I am Jewish

Growing up, I wore my religion on my sleeve. I loved being different. I loved being asked questions about my religion and answering questions.

In high school, that changed. I was called names and made to feel that my differences were bad. I was ridiculed and bullied and administration couldn't stop it. Ultimately, I left my school for a semester to allow things to calm down. 

In college I went to a Jesuit college. The Brothers encouraged my attendance and participation and nurtured my curiosity in other faiths. I was accepted. When I moved to a bigger university setting, I still felt accepted. 

After college I worked for faith based and non-faith based companies. Now I work for a public school. We have a very diverse student population, but there is a strong division between church and state. I don't overly broadcast my Judaism, but I don't try to hide it. There are other teachers who are Jewish and they make sure that we are treated fairly for religious holidays and the like.

But we are in the midst of the Days of Awe, the High Holiday Days, and my Judaism feels more special. More like a gift.

Last week, we celebrated and commemorated Yom Kippur, the Day of Atonement. On this day, Jews are called upon to recognize a lot about themselves; their brokenness, their position in this life, wrongs that they may have committed, and really take note of the person they are becoming.

Generally, in our faith, bringing someone to services is considered a mitzvah, a good deed. It is meant to be an invitation to share in our celebrations, not to be proselytizing, or trying to get someone to change religions. We don't usually bring "outsiders" to the High Holiday services. But, this year was different.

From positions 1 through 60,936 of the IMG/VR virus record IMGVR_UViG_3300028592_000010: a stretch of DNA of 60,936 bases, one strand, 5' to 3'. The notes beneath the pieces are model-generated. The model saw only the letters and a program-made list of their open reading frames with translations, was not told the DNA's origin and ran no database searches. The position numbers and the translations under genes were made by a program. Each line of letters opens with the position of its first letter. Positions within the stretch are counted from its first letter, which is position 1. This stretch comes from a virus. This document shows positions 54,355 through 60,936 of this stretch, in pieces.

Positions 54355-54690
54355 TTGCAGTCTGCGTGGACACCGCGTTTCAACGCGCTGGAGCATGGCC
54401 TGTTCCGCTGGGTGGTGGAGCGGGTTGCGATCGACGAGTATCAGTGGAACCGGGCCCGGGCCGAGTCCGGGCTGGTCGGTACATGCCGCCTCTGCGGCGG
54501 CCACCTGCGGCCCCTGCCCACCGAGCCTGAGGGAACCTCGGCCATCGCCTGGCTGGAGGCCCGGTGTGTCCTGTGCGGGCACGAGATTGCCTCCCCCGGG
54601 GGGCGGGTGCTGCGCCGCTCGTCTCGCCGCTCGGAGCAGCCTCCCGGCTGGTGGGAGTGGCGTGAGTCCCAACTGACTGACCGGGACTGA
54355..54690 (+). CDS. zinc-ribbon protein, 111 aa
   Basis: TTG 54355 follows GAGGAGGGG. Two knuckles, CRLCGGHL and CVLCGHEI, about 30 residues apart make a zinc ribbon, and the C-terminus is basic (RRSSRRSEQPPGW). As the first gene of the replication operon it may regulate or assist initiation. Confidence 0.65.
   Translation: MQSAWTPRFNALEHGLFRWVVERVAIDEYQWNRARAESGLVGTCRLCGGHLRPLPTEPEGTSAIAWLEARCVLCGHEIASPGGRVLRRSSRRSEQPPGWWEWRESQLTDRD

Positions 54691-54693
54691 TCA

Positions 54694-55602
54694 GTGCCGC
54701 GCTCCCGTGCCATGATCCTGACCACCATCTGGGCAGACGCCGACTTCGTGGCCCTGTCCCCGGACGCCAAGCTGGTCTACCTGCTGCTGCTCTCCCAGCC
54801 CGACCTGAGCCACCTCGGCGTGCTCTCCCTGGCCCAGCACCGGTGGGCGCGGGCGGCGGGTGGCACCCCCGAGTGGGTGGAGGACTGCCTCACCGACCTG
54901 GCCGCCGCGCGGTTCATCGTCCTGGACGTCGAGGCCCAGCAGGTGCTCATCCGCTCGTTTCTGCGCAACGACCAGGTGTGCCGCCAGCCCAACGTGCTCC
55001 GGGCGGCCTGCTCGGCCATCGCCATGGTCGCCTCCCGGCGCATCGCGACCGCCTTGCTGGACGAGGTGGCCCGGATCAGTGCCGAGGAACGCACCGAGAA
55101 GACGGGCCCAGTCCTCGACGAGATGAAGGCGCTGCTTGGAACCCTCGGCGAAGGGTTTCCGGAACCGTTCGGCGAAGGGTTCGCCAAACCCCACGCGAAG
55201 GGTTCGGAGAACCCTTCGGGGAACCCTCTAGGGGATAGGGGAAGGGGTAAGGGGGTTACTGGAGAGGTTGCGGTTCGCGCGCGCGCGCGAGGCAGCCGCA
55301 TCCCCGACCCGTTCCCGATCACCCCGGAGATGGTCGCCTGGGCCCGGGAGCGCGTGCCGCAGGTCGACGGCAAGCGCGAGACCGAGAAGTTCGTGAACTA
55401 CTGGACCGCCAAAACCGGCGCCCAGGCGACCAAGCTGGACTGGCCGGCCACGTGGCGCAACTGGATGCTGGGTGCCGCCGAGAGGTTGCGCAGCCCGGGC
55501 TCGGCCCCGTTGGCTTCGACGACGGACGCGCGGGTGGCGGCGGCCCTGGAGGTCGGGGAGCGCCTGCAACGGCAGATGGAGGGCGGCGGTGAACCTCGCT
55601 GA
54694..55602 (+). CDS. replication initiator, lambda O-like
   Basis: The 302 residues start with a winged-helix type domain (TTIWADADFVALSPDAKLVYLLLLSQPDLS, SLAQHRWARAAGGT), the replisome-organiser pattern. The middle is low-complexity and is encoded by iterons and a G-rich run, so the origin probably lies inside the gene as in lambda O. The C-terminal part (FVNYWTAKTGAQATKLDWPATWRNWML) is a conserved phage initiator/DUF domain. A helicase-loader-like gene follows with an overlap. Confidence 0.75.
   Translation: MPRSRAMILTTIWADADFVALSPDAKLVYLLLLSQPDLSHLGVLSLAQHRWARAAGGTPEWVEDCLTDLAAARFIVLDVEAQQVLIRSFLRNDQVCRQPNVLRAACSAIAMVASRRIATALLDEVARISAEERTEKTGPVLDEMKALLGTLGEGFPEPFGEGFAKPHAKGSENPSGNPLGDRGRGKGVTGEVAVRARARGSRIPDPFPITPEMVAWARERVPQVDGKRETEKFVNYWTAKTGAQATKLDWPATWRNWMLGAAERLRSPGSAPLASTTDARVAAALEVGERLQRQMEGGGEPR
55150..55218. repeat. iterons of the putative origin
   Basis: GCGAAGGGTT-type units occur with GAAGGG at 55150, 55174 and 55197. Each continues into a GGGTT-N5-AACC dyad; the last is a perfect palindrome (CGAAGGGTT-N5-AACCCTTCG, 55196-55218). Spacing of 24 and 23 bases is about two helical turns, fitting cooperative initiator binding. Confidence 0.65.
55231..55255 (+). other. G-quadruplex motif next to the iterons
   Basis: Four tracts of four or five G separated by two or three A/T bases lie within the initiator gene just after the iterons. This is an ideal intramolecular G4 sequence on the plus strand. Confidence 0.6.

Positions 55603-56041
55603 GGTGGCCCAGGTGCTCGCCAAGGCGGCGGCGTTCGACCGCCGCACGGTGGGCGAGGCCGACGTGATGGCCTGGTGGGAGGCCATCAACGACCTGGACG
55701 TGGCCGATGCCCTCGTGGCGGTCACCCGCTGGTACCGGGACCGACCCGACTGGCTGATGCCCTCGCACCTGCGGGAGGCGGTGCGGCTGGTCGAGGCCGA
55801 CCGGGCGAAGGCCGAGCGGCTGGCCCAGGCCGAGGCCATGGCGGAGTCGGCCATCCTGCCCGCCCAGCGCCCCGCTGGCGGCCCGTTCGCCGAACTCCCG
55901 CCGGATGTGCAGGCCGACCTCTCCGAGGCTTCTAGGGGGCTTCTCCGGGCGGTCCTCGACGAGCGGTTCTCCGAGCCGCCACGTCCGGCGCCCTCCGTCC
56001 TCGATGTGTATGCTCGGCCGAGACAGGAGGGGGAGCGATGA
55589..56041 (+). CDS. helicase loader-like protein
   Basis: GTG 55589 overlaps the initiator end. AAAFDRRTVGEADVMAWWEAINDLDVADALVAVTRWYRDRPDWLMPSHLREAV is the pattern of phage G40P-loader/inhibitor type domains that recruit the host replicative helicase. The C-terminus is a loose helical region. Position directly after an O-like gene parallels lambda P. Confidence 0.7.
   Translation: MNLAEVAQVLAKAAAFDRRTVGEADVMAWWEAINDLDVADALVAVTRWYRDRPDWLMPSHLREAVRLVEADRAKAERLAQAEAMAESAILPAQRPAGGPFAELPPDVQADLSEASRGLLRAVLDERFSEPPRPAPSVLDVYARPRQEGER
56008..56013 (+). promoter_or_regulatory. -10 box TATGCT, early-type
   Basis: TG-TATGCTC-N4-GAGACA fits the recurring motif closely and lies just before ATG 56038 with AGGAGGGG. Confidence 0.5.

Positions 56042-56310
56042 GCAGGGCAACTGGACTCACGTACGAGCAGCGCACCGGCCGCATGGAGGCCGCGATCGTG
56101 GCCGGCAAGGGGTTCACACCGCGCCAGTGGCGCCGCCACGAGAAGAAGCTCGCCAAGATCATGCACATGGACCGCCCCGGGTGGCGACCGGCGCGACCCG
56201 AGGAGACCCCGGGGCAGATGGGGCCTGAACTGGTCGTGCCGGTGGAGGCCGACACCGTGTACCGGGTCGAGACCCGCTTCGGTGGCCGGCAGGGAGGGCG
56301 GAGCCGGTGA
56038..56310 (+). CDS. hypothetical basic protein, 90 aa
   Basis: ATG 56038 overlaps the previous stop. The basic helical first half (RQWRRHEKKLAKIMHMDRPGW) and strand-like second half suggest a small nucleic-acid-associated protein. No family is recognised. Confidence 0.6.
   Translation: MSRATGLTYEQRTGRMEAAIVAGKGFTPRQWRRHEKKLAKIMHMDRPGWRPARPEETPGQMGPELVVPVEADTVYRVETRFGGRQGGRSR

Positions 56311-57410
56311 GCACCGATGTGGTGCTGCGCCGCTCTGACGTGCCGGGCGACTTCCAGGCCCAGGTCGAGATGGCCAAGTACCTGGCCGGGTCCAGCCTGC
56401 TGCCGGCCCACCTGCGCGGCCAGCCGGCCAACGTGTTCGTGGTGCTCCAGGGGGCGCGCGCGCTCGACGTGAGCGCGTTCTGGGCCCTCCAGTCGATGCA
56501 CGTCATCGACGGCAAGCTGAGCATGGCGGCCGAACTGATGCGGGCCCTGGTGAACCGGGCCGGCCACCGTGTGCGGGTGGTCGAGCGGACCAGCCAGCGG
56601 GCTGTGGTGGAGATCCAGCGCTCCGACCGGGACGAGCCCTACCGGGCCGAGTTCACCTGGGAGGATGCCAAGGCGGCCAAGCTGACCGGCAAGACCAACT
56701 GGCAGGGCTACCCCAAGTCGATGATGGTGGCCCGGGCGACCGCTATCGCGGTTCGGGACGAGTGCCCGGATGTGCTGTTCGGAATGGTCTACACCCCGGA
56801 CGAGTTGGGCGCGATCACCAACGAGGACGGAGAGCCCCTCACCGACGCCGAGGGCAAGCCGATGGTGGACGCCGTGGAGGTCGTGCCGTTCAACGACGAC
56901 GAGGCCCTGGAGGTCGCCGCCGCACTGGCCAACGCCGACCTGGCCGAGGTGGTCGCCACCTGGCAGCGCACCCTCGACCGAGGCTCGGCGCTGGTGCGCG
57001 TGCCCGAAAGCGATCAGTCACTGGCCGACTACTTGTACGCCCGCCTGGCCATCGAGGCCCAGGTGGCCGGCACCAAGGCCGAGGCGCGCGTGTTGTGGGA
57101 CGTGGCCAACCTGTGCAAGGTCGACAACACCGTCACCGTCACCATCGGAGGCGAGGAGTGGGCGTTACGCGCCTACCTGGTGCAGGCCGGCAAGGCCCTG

I have not attended or participated in High Holiday services since my mother, of blessed memory, passed away in 2011. I have been harboring some difficult feelings that I was not all-together ready to face. Frankly, I was pissed off at G-d, and frustrated with my "beautiful religion" as my friends would say and I was sick of hearing things like, "She's in a better place", or "it was her time" or, my least favorite and hardest to swallow, "It was G-d's will". Like hell it was.

So, this year, I asked my friend to come with me. She is someone I have a lot of respect for. She'll shoot you straight, tell you how she's feeling and she says no. That last one is one I'm hoping to learn from her. She will say no when she can't, won't or doesn't want to. I don't know how to do that well yet.

The service this year featured a sermon by our newest Rabbi. She shared, beautifully, how important it is to be vulnerable. To recognize our brokenness, our lack of always knowing and that sometimes it's totally fine to lay it all out there. Rabbi Wohlner is a little quirky in some really great ways. She has an insane amount of confidence, a beautiful voice for cannon and song and a great wit. But she's fiercely intelligent and very well positioned in the South, though I don't think she is a native.

this spoke to me
Her sermon, like most sermons I've heard lately it seems, spoke directly into my heart and soul. It sounded something like this... "Rachel, it's totally cool that you're livid at G-d. You have that right. It's awesome that you came to services and probably wise that you brought a friend to share the awesome parts and be there if the bad stuff gets too bad. Some days we all have great days, but it's those bad days that we push through and hold closer to our faith, whatever it is, that really define who we are. Can you recognize the bad day in someone else? Can you be responsive to that in a supportive and kind way? Are you ok with the idea that we are not all perfect?"

Members 10 years or less
So, I've decided that this is where I'll share my Judaism. There's lots of questions out shoot. Ask me. I'll share my thoughts on our holidays, how my family is participating or give my personal commentary on my synagogue's sermon or activities that week and you can ask me anything you want to know. And if I don't know the answer, maybe I can get Rabbi Wohlner do guest blog at some point. She may be cool like that...

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